Group Ancillary Insurance

Why offer ancillary benefits?

Employees still need oral and vision care.  Offering a health plan is not enough to keep employees healthy.

Research continues to show that dental and vision plans can be effective preventive healthcare tools that may lower medical claims costs in the long run.  Early symptoms of high blood pressure, diabetes and other diseases can be detected in an eye exam before showing up in a physical. 

Health insurance also does not provide income protection in the event of a death.  Life insurance can help employees protect their loved ones by providing a monetary benefit to cover the cost of a funeral or a debt.

Group life insurance has a high-perceived value as well!  According to the U.S. Bureau of Labor Statistics, as of 2010, 96 percent of employees who had access to group life insurance took advatange of it.

Ancillary benefits have the advantage of being affordable, too.

Purchasing these benefits at a group level is more affordable than if purchased on an individual basis.  Cost is limited for three reasons:

As group insurance products, the risk is spread through a large population, which keeps premiums reasonably priced.

If your business takes advantage of Section 125 of the IRS code, premiums are paid with pre-tax dollars.

The cost can either be completely covered by the employer or shared with the employees by arranging an employer-employee split.

How does ancillary employee benefits work?

There are two ways ancillary benefits can be funded: voluntary or employer-contributory.  On employer-contributory ancillary benefits, the employer usually pays 50 to 100 percent of the premiums.  On voluntary plans, the employer may contribute 0 to 49 percent of the premiums.

Through payroll deduction, employees pay whatever portion of the premiums that the employer does not cover.  Then when an employee uses their benefits, a claim is submitted and benefits are paid directly to the network-contracted provider or to the member (if a network provider is not used).  For life insurance claims, the beneficiary is paid directly (in the event of a death).

There are many reasons why an employer may contribute more or less of the cost of an ancillary benefit. Companies may only cover the full cost of their health plan, and let employees choose to purchase a voluntary dental or vision plan.  Others may find that offering employer-contributory anicllary plans encourages more employees to enroll.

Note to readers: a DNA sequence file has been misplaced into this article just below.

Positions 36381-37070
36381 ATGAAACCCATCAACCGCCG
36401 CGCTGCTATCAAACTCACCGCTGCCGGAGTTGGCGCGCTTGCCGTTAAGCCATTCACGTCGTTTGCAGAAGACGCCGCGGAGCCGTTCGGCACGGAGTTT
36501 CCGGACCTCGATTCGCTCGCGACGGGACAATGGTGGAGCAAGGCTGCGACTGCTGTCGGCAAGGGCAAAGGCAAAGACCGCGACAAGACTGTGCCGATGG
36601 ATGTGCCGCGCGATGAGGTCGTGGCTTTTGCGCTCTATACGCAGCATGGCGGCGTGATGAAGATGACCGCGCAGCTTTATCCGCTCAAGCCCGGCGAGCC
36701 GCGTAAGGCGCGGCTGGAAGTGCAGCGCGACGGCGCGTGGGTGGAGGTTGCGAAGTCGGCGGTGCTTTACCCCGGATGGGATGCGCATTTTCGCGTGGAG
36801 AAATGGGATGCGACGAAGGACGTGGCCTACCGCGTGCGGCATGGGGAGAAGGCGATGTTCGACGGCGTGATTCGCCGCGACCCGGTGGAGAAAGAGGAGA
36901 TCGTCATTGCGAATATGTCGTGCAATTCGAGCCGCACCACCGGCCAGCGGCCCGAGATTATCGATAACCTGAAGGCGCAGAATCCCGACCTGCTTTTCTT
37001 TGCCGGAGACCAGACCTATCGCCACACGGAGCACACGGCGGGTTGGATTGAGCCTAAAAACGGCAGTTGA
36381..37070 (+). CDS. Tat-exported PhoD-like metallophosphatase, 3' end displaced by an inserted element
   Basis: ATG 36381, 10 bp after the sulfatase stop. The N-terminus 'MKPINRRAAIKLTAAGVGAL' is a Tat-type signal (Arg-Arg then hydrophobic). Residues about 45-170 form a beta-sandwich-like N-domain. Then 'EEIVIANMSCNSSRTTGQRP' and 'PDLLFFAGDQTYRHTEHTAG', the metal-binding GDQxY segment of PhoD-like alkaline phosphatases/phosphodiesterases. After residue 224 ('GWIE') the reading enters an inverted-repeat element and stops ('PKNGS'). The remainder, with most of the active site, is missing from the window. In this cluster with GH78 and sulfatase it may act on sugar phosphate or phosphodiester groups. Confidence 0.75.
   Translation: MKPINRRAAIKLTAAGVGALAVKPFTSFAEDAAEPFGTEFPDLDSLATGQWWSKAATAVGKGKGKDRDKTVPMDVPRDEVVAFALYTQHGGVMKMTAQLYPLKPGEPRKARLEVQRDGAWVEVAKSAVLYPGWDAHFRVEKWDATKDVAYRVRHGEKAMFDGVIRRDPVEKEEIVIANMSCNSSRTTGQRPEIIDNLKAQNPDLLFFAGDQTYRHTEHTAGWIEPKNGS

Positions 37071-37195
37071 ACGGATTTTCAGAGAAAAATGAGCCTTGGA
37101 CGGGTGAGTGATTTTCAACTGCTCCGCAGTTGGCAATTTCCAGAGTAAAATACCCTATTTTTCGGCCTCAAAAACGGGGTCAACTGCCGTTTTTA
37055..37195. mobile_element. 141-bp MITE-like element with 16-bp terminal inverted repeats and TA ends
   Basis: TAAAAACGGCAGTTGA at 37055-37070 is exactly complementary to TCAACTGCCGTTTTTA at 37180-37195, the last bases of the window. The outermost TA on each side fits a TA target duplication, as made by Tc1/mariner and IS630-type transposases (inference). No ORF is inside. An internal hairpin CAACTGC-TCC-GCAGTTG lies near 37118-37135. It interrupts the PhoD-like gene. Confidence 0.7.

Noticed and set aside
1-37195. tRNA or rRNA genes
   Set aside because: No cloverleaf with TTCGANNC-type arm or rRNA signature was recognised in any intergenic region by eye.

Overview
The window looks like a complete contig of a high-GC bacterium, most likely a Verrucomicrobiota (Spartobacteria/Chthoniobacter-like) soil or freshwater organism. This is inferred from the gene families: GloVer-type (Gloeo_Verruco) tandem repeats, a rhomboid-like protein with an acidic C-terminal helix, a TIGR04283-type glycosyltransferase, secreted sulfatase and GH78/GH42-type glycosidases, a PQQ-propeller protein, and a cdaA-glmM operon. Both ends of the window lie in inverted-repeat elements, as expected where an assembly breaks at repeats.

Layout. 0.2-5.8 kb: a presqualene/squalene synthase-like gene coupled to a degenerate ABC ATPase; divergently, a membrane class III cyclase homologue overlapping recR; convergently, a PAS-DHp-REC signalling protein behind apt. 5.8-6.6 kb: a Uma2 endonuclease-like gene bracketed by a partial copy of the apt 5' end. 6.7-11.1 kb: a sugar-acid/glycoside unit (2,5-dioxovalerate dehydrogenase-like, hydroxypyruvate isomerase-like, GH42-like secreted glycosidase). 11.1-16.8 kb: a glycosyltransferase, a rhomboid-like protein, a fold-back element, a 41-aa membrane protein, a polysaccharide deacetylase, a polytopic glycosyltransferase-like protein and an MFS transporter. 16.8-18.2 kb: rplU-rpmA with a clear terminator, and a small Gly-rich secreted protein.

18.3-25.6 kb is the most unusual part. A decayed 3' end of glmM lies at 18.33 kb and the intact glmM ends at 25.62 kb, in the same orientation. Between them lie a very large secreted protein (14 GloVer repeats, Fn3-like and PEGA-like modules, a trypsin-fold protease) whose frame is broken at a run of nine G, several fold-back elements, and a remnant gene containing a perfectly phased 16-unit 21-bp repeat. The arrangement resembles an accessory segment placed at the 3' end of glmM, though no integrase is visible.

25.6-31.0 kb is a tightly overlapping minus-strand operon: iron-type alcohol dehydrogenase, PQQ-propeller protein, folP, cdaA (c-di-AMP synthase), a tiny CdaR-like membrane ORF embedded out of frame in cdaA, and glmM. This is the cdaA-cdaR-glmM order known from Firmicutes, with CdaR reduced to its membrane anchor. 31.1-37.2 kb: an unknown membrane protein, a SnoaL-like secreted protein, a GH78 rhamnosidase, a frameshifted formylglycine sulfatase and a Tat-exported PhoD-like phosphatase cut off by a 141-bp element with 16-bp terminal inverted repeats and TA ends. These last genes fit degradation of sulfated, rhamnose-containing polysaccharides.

The key is to know what works best for your business.  Discussing your company and employees’ needs with your insurance agent can help determine the best combination of these benefits.

Whichever you decide, offering ancillary benefits can be a win-win proposition:

Benefits to Employers

  • Lower employer FICA contributions if your business takes advantage of Section 125 so that employees can use pre-tax dollars for these benefits
  • The value of ancillary benefits is high among employees and would enhance the employer’s reputation among employees.
  • Offering ancillary benefits make your business more competitive in the employment marketplace.  With them, you can compete with other employers who may already provide these value-added benefits.
  • Employers do not pay for voluntary ancillary benefits or can share the cost with employees to keep costs down while  pleasing employees.

Benefits to Employees

  • They can use pre-tax dollars to pay for ancillary benefits, thus lowering their taxable income.
  • The cost is affordable.  Risk is spread amont a large group of people to keep the premiums reasonable.
  • Ancillary products respond to workers’ needs to access important benefits, such as dental insurance, vision insurance and group term life insurance.
  • With ancillary dental and vision benefits, workers can get preventative care, not just care when a problem develops.
  • They can enjoy the peace of mind and security that comes with ancillary benefits and group insurance.